𝐏𝐫𝐨𝐭𝐞𝐜𝐭𝐢𝐧𝐠 𝐭𝐡𝐞 𝐅𝐫𝐞𝐧𝐜𝐡 𝐥𝐚𝐧𝐠𝐮𝐚𝐠𝐞. 𝐖𝐢𝐭𝐡 𝐚 𝐜𝐚𝐩𝐞 𝐚𝐧𝐝 𝐚 𝐬𝐰𝐨𝐫𝐝
For nearly four centuries L'Académie française, founded by Cardinal Richelieu in 1635, has been guarding the French language, defending it with a spirit the three musketeers would have admired.
𝐅𝐢𝐠𝐡𝐭𝐢𝐧𝐠 𝐅𝐫𝐚𝐧𝐠𝐥𝐚𝐢𝐬 An elite of some 40 gallic literati, wearing green-fringed capes coming in at around €40,000 each, is charged with defending the French language. Known as “Les immortels”, their mission is to halt the lazy adoption of English, Franglais, as with terms such as “un walkie-talkie” and “le weekend.” They started their dictionary in 1935 ... One of L'Académie française’s objectives is to produce a French dictionary, of appropriate words, though progress is slow as they published their last dictionary in 1935. Their task is unlikely to be complete by “le weekend.”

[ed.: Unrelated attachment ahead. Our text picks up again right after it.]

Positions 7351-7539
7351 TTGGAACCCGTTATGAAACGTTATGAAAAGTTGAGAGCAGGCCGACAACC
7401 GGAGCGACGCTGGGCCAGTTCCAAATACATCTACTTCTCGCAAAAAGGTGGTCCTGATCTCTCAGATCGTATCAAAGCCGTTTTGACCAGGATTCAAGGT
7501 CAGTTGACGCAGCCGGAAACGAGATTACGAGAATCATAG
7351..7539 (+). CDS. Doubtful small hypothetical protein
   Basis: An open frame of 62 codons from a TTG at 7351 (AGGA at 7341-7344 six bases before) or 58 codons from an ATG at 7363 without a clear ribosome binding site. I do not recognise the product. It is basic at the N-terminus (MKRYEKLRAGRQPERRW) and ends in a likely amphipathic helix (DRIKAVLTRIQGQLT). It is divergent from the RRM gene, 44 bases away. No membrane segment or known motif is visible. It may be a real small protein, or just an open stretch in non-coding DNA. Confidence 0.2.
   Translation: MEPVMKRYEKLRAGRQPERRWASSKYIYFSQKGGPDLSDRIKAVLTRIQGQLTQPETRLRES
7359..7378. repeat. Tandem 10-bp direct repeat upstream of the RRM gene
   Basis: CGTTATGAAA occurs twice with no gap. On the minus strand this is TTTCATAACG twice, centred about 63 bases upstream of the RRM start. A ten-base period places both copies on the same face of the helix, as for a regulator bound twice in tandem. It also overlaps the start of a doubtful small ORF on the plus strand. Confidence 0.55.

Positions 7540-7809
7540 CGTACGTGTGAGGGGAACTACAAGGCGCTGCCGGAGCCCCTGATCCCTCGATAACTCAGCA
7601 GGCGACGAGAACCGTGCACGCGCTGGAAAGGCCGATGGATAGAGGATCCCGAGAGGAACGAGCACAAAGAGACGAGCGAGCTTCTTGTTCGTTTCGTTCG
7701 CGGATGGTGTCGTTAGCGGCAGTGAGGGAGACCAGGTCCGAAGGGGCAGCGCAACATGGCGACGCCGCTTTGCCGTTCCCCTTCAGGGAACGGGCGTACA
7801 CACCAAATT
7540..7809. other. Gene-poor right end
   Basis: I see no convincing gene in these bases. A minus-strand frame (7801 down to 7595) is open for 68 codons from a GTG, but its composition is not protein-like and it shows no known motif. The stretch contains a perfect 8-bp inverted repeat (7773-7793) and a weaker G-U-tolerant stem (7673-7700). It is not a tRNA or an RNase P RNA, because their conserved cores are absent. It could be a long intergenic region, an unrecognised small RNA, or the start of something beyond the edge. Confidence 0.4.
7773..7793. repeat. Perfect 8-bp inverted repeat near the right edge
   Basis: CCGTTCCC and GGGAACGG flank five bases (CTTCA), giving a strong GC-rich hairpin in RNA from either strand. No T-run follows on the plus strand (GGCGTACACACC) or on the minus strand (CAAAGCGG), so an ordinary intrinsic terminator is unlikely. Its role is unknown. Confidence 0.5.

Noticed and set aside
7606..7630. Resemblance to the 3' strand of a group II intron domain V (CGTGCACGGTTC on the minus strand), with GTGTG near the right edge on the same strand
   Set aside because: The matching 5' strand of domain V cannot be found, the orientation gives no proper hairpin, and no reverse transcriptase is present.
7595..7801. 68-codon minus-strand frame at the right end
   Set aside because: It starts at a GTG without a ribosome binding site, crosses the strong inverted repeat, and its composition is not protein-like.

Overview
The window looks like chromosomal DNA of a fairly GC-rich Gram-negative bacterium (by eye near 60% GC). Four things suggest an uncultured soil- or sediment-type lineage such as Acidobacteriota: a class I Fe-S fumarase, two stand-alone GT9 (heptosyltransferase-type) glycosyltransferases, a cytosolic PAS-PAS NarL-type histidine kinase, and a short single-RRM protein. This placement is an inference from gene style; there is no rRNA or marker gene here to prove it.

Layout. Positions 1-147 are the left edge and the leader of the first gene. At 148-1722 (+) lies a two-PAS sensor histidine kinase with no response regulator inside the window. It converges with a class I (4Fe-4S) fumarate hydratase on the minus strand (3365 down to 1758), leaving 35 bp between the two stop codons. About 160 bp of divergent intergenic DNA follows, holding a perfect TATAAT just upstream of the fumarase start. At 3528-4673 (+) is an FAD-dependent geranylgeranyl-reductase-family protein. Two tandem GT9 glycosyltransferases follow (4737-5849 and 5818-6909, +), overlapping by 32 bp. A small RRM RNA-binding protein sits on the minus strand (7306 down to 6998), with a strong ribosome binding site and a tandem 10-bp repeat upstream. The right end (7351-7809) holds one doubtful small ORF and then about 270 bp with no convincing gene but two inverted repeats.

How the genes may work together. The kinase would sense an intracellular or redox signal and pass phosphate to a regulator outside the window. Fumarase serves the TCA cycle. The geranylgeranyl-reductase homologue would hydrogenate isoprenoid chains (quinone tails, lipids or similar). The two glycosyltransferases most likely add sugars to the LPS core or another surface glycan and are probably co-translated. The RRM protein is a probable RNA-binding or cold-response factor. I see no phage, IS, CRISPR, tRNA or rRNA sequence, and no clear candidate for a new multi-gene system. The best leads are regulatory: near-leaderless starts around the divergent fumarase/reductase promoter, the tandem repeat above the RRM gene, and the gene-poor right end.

𝐁𝐮𝐭 𝐝𝐨𝐞𝐬 𝐭𝐡𝐞 𝐋'𝐀𝐜𝐚𝐝𝐞́𝐦𝐢𝐞 𝐟𝐫𝐚𝐧𝐜̧𝐚𝐢𝐬𝐞 𝐡𝐚𝐦𝐩𝐞𝐫 𝐜𝐡𝐚𝐧𝐠𝐞? There are questions as to whether L'Académie française could put a brake on progress. In the organisation’s desire to retain the purity of the French language, will the august body restrict France’s exposure to global ideas? Will the L'Académie française hamper cross-fertilisation of new concepts and inadvertently slow French progress in many fields that include culture, medicine, science and technology?